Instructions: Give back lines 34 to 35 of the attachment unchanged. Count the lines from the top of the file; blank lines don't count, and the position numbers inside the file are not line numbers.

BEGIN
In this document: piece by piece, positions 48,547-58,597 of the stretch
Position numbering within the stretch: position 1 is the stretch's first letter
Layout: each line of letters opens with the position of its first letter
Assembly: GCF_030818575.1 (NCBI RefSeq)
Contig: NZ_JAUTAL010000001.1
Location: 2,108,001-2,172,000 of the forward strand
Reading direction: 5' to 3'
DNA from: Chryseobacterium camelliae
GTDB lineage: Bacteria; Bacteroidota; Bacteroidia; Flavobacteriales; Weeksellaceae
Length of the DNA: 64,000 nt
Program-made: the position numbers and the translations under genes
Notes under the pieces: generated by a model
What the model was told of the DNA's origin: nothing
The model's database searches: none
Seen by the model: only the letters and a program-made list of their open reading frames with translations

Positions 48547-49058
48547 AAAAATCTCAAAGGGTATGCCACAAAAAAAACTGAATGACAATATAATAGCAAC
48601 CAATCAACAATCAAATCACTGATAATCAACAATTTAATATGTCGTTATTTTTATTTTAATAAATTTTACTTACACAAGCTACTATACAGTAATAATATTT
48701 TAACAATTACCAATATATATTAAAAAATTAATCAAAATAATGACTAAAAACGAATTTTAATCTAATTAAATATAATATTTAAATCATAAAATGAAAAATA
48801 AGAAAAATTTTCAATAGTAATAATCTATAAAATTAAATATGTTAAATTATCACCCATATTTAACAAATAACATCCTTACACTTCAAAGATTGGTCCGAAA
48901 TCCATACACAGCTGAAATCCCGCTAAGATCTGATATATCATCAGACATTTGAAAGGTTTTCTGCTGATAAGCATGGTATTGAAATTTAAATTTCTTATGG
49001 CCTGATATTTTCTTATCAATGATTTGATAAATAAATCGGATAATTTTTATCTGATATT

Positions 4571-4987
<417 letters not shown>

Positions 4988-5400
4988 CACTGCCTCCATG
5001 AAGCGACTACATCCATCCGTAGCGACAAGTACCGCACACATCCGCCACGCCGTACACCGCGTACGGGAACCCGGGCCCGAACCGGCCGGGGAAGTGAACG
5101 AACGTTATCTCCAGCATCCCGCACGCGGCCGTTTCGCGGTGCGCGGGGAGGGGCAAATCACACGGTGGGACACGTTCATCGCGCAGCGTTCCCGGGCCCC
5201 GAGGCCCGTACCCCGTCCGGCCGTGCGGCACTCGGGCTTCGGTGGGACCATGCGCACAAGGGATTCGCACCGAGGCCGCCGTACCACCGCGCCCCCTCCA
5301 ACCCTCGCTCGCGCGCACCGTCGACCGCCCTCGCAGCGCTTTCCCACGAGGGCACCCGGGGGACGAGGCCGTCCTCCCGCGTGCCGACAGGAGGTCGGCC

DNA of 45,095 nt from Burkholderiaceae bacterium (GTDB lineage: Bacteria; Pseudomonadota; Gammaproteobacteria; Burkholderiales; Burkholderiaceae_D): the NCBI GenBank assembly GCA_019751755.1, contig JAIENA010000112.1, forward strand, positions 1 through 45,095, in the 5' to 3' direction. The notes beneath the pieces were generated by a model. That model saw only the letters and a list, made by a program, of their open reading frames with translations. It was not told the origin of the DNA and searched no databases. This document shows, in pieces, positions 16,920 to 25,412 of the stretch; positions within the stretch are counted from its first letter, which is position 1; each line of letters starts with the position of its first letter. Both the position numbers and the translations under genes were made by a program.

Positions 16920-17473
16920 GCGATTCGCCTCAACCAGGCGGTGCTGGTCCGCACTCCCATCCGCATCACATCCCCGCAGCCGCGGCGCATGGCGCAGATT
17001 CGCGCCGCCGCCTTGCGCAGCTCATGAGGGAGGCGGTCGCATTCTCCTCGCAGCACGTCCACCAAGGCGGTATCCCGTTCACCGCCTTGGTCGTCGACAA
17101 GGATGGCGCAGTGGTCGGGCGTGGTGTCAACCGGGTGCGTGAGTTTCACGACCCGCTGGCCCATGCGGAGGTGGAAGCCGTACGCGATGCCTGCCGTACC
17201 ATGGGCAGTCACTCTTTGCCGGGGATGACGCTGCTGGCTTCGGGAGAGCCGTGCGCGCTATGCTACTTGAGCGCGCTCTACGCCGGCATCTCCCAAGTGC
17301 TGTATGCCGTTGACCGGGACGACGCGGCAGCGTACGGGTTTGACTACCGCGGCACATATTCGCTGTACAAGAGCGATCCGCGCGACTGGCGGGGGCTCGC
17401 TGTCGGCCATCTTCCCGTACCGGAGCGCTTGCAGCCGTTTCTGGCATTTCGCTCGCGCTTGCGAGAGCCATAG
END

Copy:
17001 CGCGCCGCCGCCTTGCGCAGCTCATGAGGGAGGCGGTCGCATTCTCCTCGCAGCACGTCCACCAAGGCGGTATCCCGTTCACCGCCTTGGTCGTCGACAA
17101 GGATGGCGCAGTGGTCGGGCGTGGTGTCAACCGGGTGCGTGAGTTTCACGACCCGCTGGCCCATGCGGAGGTGGAAGCCGTACGCGATGCCTGCCGTACC